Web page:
In Clear the Bridge, Dick O’Kane wrote about TANG’s I return to port from her second war patrol:
“Again working priorities, payday for the ship’s company and buses to the Royal Hawaiian took precedence …
“We glanced back at our ship’s washed out paint jobs, nmning rust by the exhausts. Grudgingly, I admined that she needed sprucing up. When we would next see her, she would be a camouflage haze gray with white beneath, the color of a gull”
While it seems unrealistic to parallel current fast attack submarine operations to the high stress experienced in World War II war patrols, I contend that a refit crew system is a viable option to modern fast attack operational schedules. After all, the refit crew system was in place well before the war. The refit crew system is the turnover of a submarine for periods of in-port repair from its operational crew to a refit crew.
With the current down sizing of the entire submarine force, there is no time like the present to reevaluate the SSN’s normal operating cycle and upkeep/refit periods. With approximately 154 submarine crews (88 SSN and 66 SSBN blue and gold crews) gainfully employed in 1991 being reduced to less than 100 crews by 1996, there is a large resource of trained subma-rine refit crew members available. With some modifications made to repair activities we could implement periods of repair for our fast attack submarines executed by special refit crews. This could provide a period of training, rest and relaxation for the operational crew, especially after an extended deployment.
How would the refit crew system be implemented? Basically, refit crews would be utilized for periods of extended upkeep and selected repair availabilities of at least six weeks. New construction and overhaul ships would be manned with opera-tional crews. The refit crew will consist of a command qualified repair officer and a full complement of officers and crew qualified to stand in-port watches. The refit crew must be
capable of getting the ship undeiWay in the event of inclement weather or emergencies. The refit crew’s primary objective is to complete repairs and/or alterations in a refit package provided by the operational commanding officer and squadron commander. Crew turnover for the refit period should take no longer than three days. During refit, the operational command-ing officer and other supervisory personnel will conduct periodic spot checks of the progress of repairs. The responsibility for final receipt and acceptance of the work would remain with the operational commanding officer. The acceptance and tum over period after the refit should take no longer than a week. Turnover will include underway sea trials with members of both crews.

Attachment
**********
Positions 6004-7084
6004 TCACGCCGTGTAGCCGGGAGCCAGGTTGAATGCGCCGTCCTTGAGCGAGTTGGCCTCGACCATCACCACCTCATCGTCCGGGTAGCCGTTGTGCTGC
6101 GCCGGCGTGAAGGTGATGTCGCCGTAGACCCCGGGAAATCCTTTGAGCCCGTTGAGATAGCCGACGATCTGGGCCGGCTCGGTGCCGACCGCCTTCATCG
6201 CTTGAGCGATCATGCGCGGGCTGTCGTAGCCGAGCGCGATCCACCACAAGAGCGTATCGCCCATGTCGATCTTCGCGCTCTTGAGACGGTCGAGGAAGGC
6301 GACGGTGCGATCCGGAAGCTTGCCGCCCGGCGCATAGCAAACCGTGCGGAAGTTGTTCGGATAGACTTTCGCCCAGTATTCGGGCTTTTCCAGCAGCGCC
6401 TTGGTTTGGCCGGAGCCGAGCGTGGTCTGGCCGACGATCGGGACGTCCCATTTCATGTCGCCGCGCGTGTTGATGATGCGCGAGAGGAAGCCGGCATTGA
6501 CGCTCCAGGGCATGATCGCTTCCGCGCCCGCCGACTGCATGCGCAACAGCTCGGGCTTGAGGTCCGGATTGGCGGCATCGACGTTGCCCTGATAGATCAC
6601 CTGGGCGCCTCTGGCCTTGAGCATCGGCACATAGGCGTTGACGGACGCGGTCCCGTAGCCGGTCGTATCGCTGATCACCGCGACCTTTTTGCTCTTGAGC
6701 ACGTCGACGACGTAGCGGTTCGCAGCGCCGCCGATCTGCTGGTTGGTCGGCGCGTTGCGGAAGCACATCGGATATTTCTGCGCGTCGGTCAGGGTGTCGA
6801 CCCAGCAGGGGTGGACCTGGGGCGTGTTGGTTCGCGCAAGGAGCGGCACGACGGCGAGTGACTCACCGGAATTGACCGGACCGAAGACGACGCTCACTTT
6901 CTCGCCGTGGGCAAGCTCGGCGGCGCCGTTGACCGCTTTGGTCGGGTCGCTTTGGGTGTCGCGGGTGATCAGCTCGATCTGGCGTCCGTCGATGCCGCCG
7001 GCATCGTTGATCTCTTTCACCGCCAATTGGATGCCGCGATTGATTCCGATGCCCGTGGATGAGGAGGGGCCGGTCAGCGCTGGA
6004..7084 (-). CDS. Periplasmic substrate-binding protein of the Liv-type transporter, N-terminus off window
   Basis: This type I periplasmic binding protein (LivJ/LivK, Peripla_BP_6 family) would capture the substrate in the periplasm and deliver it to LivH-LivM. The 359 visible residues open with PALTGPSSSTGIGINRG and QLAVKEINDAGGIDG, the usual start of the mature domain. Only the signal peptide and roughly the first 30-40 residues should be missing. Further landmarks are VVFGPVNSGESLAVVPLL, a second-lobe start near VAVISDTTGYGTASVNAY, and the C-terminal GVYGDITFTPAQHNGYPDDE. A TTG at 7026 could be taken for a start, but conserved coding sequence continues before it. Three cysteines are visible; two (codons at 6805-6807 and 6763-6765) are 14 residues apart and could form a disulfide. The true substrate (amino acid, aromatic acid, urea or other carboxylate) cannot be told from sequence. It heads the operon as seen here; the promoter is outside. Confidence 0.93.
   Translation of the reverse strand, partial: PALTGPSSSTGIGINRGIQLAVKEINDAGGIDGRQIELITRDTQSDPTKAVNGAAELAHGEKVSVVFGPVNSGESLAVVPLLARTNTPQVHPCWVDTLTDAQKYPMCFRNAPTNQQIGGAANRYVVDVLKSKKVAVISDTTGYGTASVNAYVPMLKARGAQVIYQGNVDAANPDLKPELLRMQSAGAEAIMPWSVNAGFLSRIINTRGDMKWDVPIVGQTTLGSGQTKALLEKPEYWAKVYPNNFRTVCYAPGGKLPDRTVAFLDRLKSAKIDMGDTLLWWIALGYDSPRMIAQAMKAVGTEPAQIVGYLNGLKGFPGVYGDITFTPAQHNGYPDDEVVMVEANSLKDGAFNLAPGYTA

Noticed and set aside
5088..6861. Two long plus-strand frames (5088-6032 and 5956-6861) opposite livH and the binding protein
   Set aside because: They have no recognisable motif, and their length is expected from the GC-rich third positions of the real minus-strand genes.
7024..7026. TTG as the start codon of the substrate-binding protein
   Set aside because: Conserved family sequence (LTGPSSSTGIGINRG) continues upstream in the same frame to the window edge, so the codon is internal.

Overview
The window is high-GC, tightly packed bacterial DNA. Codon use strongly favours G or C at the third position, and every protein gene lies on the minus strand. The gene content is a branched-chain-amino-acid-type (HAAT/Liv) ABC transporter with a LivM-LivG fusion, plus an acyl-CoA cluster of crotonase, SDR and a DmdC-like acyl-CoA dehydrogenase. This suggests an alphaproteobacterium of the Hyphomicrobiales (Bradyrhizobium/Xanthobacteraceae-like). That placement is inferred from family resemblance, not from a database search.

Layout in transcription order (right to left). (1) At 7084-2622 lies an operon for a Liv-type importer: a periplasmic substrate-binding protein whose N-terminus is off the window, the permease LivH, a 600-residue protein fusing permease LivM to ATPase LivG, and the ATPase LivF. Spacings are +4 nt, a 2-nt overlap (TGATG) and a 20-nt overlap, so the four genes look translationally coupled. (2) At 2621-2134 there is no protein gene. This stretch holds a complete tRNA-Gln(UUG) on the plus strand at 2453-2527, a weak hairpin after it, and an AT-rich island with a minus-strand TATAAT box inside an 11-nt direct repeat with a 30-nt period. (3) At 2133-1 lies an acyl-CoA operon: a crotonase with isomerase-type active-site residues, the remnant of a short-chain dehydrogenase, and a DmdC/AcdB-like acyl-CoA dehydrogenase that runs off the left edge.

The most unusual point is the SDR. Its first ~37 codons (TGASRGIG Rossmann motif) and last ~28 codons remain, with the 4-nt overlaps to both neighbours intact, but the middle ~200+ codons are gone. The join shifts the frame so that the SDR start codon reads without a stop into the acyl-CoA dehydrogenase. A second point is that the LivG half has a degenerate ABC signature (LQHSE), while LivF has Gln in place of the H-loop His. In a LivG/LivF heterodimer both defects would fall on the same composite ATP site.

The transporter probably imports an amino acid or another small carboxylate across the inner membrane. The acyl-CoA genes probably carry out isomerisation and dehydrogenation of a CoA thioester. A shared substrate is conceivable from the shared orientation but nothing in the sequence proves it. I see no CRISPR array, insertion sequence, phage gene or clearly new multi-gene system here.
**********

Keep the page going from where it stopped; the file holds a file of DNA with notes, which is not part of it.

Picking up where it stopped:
How many refit crews would be needed? No more than ten refit crews on each coast would be sufficient to implement this system. Restructure of current repair activity manning augment-ed by additional personnel, resulting from ship decommission-ings, could provide more than enough qualified people, while still downsizing the entire force. Each squadron will be assigned a number of refit crews based on the number of submarines assigned. The refit crews will work directly for the submarine squadron commanders, vice a separate support facility. This will streamline the refit process through direct repair support.
The operational crew, during the refit period, could enjoy some quality time in home port followed by a training period similar to that experienced by our Fleet Ballistic Missile submarine counterparts during off-crew. We lose too many good people due to arduous operational schedules, with no light at the end of the tunnel. Furthermore, it is impossible to provide quality in-port training while trying to conduct a major repair period. Enhanced morale, greater selectivity for reten-tion and higher quality training will result in a higher state of readiness of our fast attack submarines.
With the current down-sizing, it is an ideal time to adopt a relief crew system. Perhaps such a system could be considered by other forces such as the surface warfare community. In any case, the relief crew system will ensure a better quality of life and improved performance. Our people are the highest priority.